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Adele blasts pressure on new mothers to breastfeed as ‘f**king ridiculous’

'All those people who put pressure on us, you can go f**k yourselves, alright,' said the singer 

Heather Saul
Saturday 26 March 2016 10:46 GMT
Adele performs on stage at The O2 Arena
Adele performs on stage at The O2 Arena (Getty)

Adele has dismissed the “f**king ridiculous“ pressure placed on new mothers to breastfeed a week after Jamie Oliver angered women by urging them to breastfeed their children.

The "Hello" singer was greeting members of the audience during a performance at London's O2 Arena when a group asked her about breastfeeding mothers. Adele, who has a three-year-old son, responded by condemning the perception that breastfeeding is easy and reassuring women who struggle to breastfeed that formula milk is just as beneficial.

“It’s f**king ridiculous, and all those people who put pressure on us, you can go f**k yourselves, alright?," she said. "Because it's hard. Some of us can't do it! I managed about nine weeks with my boobs (I mean I trip over them – I’ve got a very good push-up bra). Some of my mates got post-natal depression from the way those midwives were talking. Idiots.

“Breastfeed if you can but don’t worry, [formula milk] Aptamil’s just as good. I mean, I loved it, all I wanted to do was breastfeed and then I couldn’t and then I felt like, ‘if I was in the jungle now back in the day, my kid would be dead because my milk’s gone.’”

‘Breast is best’ has long been impressed upon new mothers. The Department of Health sets a six-month target for women to breastfeed exclusively and then a further six months of combining breastfeeding with food. But while sixty-nine per cent of women breastfeed at birth, only two per cent are doing so by the sixth-month.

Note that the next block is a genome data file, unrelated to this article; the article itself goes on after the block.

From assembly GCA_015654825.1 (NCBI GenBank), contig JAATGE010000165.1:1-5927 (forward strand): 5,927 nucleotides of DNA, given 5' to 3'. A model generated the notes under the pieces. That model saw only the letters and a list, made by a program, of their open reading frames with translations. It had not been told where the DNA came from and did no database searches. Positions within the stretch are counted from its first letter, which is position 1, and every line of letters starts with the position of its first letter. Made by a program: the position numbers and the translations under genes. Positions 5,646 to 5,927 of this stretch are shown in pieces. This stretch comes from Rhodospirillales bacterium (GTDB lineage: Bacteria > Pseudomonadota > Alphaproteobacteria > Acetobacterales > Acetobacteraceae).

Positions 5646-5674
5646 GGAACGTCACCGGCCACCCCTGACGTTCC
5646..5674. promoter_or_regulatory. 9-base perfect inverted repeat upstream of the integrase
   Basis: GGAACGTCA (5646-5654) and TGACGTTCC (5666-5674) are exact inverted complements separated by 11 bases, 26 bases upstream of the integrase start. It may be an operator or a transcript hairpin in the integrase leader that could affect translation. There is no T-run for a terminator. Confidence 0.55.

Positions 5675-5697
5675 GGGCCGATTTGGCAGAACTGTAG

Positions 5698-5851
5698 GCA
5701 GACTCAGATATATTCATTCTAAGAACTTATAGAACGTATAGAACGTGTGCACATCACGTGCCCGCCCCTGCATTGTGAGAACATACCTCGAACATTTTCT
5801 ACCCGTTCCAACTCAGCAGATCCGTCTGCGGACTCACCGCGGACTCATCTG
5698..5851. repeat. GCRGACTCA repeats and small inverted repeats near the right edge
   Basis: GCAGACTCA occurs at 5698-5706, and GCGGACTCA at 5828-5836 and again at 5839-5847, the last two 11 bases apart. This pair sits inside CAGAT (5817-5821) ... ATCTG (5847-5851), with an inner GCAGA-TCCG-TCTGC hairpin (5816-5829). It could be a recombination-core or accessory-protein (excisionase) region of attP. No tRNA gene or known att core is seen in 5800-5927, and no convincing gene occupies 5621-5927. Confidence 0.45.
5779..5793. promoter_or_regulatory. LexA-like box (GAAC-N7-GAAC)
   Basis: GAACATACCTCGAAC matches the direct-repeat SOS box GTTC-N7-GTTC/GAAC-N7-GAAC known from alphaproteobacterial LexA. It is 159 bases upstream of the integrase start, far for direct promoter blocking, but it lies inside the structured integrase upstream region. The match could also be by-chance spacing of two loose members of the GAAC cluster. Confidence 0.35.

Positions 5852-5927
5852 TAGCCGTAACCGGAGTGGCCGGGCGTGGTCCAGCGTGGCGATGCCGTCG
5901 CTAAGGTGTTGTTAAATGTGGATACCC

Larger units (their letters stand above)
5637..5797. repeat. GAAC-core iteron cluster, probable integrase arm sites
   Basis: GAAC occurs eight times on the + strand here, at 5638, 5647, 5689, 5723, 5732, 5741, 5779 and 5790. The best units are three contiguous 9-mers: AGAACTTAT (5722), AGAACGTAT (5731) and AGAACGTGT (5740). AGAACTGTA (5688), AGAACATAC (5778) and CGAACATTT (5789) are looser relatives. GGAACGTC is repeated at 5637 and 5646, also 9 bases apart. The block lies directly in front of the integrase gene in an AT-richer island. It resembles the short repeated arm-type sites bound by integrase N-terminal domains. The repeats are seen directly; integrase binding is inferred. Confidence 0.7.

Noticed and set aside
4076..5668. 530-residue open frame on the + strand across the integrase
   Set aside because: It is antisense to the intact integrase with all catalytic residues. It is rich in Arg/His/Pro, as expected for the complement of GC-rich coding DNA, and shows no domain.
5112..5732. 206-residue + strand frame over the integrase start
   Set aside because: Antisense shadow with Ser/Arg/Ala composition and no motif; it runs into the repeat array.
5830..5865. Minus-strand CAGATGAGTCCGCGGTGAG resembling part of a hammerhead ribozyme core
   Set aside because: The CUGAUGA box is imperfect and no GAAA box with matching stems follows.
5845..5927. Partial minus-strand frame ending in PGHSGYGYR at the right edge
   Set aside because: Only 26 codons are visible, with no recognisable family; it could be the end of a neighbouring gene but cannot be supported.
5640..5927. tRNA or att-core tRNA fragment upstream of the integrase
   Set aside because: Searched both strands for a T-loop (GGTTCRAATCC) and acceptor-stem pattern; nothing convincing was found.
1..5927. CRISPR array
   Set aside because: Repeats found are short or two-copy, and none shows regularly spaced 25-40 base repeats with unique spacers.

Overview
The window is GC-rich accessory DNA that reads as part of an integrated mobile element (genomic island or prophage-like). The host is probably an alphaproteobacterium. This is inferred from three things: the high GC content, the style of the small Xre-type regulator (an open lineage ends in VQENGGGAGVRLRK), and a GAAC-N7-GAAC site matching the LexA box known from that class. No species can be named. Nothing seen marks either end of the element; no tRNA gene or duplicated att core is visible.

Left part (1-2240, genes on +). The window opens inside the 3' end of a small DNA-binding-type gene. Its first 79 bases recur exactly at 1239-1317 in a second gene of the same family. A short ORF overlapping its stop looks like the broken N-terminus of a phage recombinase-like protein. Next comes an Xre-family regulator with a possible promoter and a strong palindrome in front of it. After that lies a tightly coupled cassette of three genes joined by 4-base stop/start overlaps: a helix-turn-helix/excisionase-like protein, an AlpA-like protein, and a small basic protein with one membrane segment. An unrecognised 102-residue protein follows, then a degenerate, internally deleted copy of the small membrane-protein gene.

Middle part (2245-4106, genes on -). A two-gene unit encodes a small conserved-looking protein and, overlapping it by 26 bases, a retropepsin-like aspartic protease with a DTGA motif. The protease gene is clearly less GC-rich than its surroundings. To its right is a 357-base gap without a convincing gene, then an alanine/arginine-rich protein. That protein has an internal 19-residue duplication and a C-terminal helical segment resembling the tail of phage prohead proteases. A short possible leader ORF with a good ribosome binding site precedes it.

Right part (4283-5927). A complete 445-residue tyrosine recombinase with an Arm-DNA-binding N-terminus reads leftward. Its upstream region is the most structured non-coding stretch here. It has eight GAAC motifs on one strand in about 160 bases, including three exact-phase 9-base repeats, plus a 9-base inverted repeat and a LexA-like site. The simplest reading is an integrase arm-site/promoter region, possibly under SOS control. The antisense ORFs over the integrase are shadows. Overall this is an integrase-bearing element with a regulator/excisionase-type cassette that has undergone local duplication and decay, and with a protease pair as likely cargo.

Breastfeeding can be difficult for a number of reasons, including babies not latching on, tongue-tie and painful nipples. A study conducted by Cambridge University found mothers who wanted to breastfeed but were unable to were twice as likely to suffer post-natal depression than mothers who used formula as planned.

Adele's comments come a week after Oliver hastily assured women he was not launching a breastfeeding campaign following his claims about the “problem” with British mothers not breastfeeding their babies. The celebrity chef said Britain has “the worst breastfeeding in the world” and insisted breastfeeding was better for babies’ health. Mothers took particular umbrage with his claims that breastfeeding was “easy” and “more convenient” and one incredulous woman rang in to LBC to thank Oliver for his insight, telling the show: “We didn’t know what to do with our nipples until Jamie Oliver popped his head above the parapet.”

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